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A blog from CityRealty (Links below will take you to the 6sqft site)

Carter's View

The scheduled auction of the $40 million first mortgage on the stalled condominium project known as Five Franklin Place in TriBeCa was indefinitely postponed after a foreign company signed a contract to buy the note, according to Procida Advisors, the real estate turnaround firm that had planned to conduct the auction on Wednesday, according to an article by Amanda Fung today at therealdeal.com.

"'The buyer hit a number that is satisfactory and fair,' said Bill Procida, president of Procida Advisors, adding that the buyer will pay all-cash and that the deal is expected to close by mid-December. He said the purchase would be the buyer's first real estate property in the city. Further details on the purchase were not disclosed," the article continued.

"Procida was retained by the lender, an undisclosed hedge fund, in January to auction the site. It was originally to have been developed by Sleepy Hudson into a 20-story luxury condo with 55 units. The building's architect was well-known Dutchman Ben van Berkel of UN Studio. The auction was supposed to begin Monday and end on Dec. 13. Mr. Procida said he already had 100 people on the bid list before the sale occurred on Tuesday," the article said.

Five Franklin Place, better known as 369-371 Broadway, was widely considered one of the most handsome designs for a new residential building in the city.

The article said that, according to Mr. Procida, foundation work and two stories of concrete of the site are already complete. Plans and permits," it added, "are now in place for a 17-story, 130,000-square-foot residential building with ground floor retail" and Mr. "Procida also offered an alternate, more cost-efficient design by architecture firm Montroy Andersen DeMarco for the project."

That design, however, was a very, very far cry from the stunning elegance of van Berkel's design.

The article said that "it's too early to know what the new owner will do with the property," adding that Mr. Procida said that "this project will finally get built."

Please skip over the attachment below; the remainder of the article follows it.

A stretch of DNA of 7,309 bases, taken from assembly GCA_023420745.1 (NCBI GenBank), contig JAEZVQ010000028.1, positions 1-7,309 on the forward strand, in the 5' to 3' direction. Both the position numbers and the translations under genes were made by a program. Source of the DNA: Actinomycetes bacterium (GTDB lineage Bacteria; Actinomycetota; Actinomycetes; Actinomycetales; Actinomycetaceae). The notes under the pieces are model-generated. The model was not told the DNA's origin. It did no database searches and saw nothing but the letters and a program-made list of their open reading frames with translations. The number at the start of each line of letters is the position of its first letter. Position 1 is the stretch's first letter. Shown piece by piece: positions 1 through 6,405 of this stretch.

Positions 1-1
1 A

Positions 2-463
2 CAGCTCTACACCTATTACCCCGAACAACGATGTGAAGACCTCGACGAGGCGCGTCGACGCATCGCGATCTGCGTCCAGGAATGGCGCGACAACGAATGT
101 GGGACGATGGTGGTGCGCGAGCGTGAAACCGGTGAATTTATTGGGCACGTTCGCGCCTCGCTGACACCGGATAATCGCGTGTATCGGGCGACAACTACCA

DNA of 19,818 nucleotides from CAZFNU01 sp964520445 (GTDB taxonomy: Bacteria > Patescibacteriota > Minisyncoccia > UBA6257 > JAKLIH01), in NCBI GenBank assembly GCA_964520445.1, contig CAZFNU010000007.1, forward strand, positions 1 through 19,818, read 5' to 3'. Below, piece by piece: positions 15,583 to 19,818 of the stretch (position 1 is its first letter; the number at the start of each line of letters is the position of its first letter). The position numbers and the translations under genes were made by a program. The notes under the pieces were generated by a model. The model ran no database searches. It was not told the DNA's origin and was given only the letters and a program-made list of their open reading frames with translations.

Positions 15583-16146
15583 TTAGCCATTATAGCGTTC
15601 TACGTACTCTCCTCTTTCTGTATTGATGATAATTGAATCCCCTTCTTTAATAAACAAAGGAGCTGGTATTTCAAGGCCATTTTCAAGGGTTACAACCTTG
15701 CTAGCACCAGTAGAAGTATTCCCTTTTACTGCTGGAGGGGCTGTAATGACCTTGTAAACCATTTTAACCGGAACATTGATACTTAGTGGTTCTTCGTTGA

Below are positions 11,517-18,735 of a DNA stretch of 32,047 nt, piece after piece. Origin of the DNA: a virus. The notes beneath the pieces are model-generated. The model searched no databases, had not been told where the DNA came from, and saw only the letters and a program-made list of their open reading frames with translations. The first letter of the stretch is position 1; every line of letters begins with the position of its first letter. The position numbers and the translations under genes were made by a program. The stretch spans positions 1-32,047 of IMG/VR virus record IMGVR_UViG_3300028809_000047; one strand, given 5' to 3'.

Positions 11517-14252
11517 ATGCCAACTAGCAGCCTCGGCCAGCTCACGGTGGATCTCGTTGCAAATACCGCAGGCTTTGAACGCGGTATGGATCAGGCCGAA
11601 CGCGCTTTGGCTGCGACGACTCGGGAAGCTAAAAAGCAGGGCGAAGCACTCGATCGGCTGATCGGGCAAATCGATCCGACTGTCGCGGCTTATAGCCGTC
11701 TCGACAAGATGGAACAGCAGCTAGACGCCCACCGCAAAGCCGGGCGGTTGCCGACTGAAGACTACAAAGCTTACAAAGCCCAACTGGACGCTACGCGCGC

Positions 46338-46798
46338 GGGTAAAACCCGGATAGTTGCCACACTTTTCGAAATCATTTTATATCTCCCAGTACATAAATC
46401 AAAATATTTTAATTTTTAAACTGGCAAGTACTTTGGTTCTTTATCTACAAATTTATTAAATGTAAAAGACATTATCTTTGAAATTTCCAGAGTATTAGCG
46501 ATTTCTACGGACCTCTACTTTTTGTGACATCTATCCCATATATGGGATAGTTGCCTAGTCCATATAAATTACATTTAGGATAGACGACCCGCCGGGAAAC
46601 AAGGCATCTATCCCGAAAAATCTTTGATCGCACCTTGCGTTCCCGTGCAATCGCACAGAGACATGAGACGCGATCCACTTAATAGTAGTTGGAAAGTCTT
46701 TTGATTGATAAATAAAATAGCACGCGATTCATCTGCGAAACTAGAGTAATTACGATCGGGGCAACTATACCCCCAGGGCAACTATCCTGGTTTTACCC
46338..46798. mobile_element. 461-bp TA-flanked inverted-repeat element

A press release issued about van Berkel's design of the mid-block, 55-unit building that would extend through the block to 371 Broadway between White and Franklin Streets, said that "the building will be wrapped in an optically dazzling, constantly shifting pattern of horizontal black metal bands sewn onto its form the way decorative seams and pleats are sewn onto a luxurious couture garment. A direct homage to the applied metal facade decoration of TriBeCa's celebrated 19th Century cast iron architecture, these gleaming reflective ribbons will grow thinner and thicker, wrapping the entire tower and moving softly around corners to give the whole structure an etched effect and curvilinear softness, while reflecting the evolving light of day, the clouds and the colors of the city in one of the most dramatic compositions attempted in modern Manhattan's recent building boom."

"Thanks to strategic twisting and torquing," it continued, "his facade bands will serve as essential functional elements of the tower as well, transforming into balconies for more than half of the building's residences, terraces for the penthouses at the top, and sunshades that deflect heat and protect all of the structures interiors from excess sunlight....Bathrooms...will have circular sliding doors so that baths can become part of bedrooms and share the same views - and to introduce an alternative to the now standardized rectilinear interiors of contemporary condominium architecture in New York City."

The lobby in the van Berkel design would have sliding doors, 24 hour doorman and a "sparkling violet glass-chip floor," and a "sweeping curved stairwell" to a sub-grade level spa and fitness center with a "daylight flooded, double-height weight room."

On floors 2 through 7, Loft Residences will have 20-foot-high living rooms. Three duplex penthouses will have terraces, fireplaces, and cylindrical glass elevators wrapped by a curved, cantilevered floating staircase.
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Architecture Critic Carter Horsley Since 1997, Carter B. Horsley has been the editorial director of CityRealty. He began his journalistic career at The New York Times in 1961 where he spent 26 years as a reporter specializing in real estate & architectural news. In 1987, he became the architecture critic and real estate editor of The New York Post.
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